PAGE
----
PRISONER OF THE VATICAN: The Popes' Secret Plot to Capture Rome from the New Italian State

David I. Kertzer, Author . Houghton Mifflin $26 (357p) ISBN 978-0-618-22442-5

"Modern Italy was founded... over the dead body of Pope Pius IX," writes Kertzer, author of the National Jewish Book Award–winning The Kidnapping of Edgardo Mortara (also a National Book Award finalist), in this riveting and fast-paced chronicle of the rise of the Italian state and the Vatican's forgotten battle against the nationalists to retain power over Rome. In 1870, Victor Emmanuel II, king of a newly united Italy, sought an agreement with Pius IX in which the pope would rule the Tiber's right bank while the king would govern the left bank. When the pope rejected this arrangement, Italian troops seized power in Rome and Pius IX sought refuge in the Vatican palaces, declaring himself a prisoner. Led by Garibaldi and aided by Catholic France, the nationalists gained control in 1878, and so angered were nationalists at Pius IX that in 1881 protesters almost succeeded in dumping his corpse into the Tiber. The animosity between the pope and the state continued until 1929, when Mussolini and the Vatican signed a concordat in which the Vatican recognized the legitimacy of the Italian state and the Vatican was granted the rights of a sovereign state. Kertzer, given access to newly opened Vatican archives, tells a first-rate tale of the political intrigues and corrupt characters of a newly emerging nation, offers history writing at its best, and provides insight into a little-known chapter in religious and political history. 16 pages of b&w photos, 5 maps. Agent, Ted Chichak. (Nov. 15)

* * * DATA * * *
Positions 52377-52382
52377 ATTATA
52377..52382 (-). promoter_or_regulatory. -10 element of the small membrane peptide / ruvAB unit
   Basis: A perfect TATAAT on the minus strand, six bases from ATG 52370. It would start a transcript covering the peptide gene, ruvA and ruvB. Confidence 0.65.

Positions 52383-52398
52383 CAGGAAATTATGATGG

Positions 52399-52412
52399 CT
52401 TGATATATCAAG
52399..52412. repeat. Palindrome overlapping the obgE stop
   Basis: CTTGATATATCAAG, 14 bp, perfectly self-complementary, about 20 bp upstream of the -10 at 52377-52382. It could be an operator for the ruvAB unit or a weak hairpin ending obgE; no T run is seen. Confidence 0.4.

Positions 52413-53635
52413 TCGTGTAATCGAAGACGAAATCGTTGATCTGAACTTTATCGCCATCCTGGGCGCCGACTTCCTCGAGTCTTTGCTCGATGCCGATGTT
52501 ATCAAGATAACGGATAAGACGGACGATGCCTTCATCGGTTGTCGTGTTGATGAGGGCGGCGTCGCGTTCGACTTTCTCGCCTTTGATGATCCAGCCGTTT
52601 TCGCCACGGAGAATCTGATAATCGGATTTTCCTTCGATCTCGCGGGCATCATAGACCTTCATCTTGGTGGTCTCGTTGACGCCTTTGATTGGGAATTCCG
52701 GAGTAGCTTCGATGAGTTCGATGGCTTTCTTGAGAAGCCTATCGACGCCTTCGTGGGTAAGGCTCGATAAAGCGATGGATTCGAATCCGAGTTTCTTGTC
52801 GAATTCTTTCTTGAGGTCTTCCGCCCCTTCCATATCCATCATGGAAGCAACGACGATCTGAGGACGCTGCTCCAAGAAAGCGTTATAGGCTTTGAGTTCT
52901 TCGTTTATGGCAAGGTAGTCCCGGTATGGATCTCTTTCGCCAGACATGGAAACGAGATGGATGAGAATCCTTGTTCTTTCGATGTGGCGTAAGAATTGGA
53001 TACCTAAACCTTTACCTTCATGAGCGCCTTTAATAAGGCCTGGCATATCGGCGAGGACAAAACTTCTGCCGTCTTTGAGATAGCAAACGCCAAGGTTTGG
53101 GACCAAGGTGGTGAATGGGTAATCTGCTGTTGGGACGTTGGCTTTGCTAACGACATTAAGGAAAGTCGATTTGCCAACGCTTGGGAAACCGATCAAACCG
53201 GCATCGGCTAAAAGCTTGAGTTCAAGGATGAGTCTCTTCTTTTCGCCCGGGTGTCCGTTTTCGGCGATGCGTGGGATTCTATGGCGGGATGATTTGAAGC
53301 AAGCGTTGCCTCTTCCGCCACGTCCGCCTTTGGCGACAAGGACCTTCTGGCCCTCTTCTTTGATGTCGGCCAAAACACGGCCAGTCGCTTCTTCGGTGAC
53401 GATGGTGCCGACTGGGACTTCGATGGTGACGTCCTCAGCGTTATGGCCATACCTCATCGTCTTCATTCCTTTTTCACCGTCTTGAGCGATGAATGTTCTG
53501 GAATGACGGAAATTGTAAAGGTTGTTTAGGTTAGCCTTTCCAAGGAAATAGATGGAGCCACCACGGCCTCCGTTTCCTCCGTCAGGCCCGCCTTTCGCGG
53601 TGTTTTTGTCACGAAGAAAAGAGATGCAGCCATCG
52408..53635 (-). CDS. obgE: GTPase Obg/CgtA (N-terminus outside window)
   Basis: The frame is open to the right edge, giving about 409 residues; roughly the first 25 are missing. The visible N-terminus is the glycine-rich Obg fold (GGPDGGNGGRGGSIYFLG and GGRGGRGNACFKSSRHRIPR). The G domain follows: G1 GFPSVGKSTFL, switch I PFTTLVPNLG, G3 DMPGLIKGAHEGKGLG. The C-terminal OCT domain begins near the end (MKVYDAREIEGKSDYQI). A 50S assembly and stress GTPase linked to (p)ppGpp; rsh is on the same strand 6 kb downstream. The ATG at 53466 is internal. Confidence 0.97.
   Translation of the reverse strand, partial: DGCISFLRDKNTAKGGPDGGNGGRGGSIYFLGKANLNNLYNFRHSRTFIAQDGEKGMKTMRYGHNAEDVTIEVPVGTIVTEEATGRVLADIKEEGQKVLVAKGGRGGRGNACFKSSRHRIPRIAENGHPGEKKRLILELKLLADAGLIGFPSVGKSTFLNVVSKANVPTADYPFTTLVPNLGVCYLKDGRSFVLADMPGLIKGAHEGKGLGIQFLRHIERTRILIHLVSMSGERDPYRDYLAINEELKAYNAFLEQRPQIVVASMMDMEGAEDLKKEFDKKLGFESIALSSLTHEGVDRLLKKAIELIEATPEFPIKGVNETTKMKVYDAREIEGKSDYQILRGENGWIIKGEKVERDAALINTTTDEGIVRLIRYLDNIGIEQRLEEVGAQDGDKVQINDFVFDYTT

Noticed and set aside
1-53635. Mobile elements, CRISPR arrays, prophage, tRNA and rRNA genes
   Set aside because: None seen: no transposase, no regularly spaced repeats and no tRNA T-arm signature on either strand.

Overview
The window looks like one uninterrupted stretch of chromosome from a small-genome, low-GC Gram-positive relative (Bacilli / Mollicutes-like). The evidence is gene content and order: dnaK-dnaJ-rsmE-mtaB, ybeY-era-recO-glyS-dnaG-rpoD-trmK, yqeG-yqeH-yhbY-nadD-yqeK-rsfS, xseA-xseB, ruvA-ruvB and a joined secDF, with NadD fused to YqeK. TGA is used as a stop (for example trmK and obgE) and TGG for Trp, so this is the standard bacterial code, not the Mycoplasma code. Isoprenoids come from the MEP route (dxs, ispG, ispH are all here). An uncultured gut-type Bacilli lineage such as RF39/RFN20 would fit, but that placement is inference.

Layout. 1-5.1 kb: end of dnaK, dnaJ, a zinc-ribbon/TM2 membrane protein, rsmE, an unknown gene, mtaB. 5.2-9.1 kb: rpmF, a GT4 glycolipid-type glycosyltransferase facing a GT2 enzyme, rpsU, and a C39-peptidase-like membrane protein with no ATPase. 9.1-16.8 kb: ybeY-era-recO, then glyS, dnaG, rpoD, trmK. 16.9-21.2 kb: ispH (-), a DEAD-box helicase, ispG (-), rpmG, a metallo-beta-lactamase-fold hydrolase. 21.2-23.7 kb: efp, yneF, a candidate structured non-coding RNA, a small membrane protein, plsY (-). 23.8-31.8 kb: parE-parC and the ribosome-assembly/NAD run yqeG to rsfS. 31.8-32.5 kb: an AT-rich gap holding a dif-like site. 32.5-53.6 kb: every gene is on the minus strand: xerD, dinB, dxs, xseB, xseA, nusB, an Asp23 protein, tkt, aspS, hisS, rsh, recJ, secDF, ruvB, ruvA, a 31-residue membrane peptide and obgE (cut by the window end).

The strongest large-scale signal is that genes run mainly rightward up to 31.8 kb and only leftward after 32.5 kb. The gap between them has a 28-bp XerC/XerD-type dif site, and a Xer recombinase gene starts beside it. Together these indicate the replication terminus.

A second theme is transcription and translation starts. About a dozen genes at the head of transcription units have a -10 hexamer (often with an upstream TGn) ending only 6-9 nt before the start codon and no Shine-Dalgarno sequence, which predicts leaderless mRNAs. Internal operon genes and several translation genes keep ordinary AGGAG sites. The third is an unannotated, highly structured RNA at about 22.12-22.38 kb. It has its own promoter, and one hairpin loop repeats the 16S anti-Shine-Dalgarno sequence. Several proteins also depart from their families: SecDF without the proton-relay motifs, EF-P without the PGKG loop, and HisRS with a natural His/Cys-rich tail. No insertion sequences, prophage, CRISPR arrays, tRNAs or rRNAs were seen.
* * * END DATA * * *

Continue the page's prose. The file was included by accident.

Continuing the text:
Reviewed on: 09/06/2004
Release date: 11/01/2004
Genre: Nonfiction
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